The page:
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I had been really lazy to write this blog to finish off the thor application example. So I’ll just go right to the application, it’s nothing complicated. This application intends not to tweet actually in twitter but to demonstrate how thor tasks work.

So where I left from last post add a new folder bin in your application root and create a file tweet. This is going to be our executable file which will allow us to do something like,


tweet post hello

and will print You tweeted: hello.

Put the following in your bin/tweet file,


#!/usr/bin/ruby

require "tweet"

Tweet.start # this registers the thor class as task

Now install build and install the gem by executing ‘rake install’ command in application root. It will install the executable as well. So that’s it, the code can be downloaded from https://github.com/mftaher/Tweet-Thor. You can use it as a basic structure to create your own executable thor tasks.

Note: Before you install or build the gem always commit your git changes.

Ruby is a a wonderful language, you can never stop praising what it lets you do and help you create great applications. To eliminate the need to copy my initial application structure every time I decided to write a scaffolding application in ruby that will give me an initial structure with necessary files in it just like rails generator (I use Sinatra micro web-framework for ruby web development).

I had been researching many options out there to accomplish this and ruby gives you not only wide range of options but also quickest turn around time for a command line application. To name a few the ruby core OptionParser is a powerful class to begin with, there is also Trollop, of course rake and there’s Thor that replaces rake, sake and rubigen.

A great advantage with Thor is, it documents your command line tool as you develop. Thus makes it easy for the developers create several tasks with plenty options and documenting at the same time. So I thought this reason is good enough to build my application using Thor then the others.

Instead of doing a hello world application, I’m going to demonstrate a simple tweeting application using thor. First you’ll need to have a structure of your application you can easily get it by doing:

bundle gem tweet

You will get the default app structure provided by bundle which can be used to publish your own gem. Then create and edit tweet.thor in your project lib diretory:

class Tweet > Thor
  desc "post MESSAGE", "Tweet message in your command line"
  def post(message)
    puts "You tweeted: #{message}"
  end
end

You should be able to see the task list typing `thor -T`.

To make the command available in your terminal, we’ll cover that in next blog post when we will actually post a tweet.

Switching to Ruby from PHP wasn’t as hard as deploying rails/sinatra app on existing Apache-PHP environment. It should’ve been fairly easy as I choose to do it with Phusion Passenger instead of using Proxy to the rails/sinatra app. But who knew things can get really ugly if I hadn’t tested locally.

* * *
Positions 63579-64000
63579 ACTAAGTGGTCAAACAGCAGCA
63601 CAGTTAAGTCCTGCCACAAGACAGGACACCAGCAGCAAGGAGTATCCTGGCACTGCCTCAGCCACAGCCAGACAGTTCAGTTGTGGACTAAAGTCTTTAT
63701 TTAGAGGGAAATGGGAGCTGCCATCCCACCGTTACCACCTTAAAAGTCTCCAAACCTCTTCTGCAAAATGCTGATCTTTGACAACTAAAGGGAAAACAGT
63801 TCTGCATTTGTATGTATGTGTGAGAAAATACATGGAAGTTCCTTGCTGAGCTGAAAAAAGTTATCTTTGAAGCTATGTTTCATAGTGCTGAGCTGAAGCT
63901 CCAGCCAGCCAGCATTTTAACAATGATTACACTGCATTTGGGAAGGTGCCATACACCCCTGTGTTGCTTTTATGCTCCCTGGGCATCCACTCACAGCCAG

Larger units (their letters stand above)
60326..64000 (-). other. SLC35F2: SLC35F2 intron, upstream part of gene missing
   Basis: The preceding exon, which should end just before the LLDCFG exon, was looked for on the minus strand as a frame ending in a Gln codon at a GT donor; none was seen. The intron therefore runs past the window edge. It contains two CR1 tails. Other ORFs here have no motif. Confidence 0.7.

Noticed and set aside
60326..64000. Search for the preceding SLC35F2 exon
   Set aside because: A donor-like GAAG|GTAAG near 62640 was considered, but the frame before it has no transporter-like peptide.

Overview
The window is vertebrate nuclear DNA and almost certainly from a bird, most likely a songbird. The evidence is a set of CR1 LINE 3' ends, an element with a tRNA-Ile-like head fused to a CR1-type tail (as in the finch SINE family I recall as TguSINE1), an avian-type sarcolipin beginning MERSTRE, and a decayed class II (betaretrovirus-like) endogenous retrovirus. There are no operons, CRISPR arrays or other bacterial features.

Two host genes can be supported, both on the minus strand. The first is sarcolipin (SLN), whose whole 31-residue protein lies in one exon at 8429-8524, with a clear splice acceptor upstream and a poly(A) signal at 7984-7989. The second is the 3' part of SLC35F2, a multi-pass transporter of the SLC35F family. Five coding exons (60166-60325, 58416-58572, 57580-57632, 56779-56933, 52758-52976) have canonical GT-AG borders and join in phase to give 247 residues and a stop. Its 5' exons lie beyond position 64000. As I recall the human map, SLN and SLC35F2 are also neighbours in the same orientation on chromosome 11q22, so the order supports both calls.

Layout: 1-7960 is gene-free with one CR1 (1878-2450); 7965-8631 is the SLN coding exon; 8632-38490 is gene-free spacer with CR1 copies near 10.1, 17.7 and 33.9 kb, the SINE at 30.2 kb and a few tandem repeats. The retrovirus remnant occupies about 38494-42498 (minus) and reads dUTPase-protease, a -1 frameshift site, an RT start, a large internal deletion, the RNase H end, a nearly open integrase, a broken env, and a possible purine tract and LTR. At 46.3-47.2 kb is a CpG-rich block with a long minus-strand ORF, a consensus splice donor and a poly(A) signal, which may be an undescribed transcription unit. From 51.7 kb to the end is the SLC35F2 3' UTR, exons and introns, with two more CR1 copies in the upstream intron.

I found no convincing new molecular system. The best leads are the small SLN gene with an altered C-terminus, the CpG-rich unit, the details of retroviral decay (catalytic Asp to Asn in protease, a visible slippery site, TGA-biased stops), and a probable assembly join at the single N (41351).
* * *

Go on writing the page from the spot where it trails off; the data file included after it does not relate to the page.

Problem Ughhh @#$@%@:

Actually I deployed a rails/sinatra app in production first then was trying to configure in my localhost but then figured out when passenger module is loaded DirectoryIndex index.php isn’t working, meaning index.php of any web application wasn’t recognized by apache by default anymore as before you have to type it in the browser. Digging deeper found out mod_dir is not compatible with phusion passenger offering no fix yet. You might want to check with conflicting apache module with phusion passenger before even trying to install passenger in your existing apache-php environment.

Avoid Catastrophe:

The reason why I did not notice it in my production environment at first because of cache. Once I tried to deploy in my local machine things aren’t working as it was in production. I had to type in index.php to gain access. Checked AddHandler, AddType, DirectoryIndex index.php everything in place and nothing seems to work until I found the conflicting apache modules.

Solution:

There’s a workaround provided by the Passenger team i.e. using PassengerEnabled off. After Passenger module is loaded you can turn it off so that mod_dir can do it’s job setting correct DirectoryIndex, and then enable it where Phusion Passenger is required, preferable inside rails/sinatra app  <Directory> block. If you put it outside it may globally configure which will again make mod_dir not to work. Only when an agent is requesting for the rails/sinatra app it gets turned on for that Directory block and there’s no conflict anymore. A good example is provided at Phusion Passenger Guide. This setting can be done otherway around depending on the number of rails/sinatra and php application you have running in your environment.

Still waiting for something to go wrong just hoping it happens in my local machine ealier.

Local Environment:

Mac OS X Lion 10.7.2 , built in apache2, php5.3.6., rvm 1.10.0, ruby 1.9.2, passenger 3.0.11

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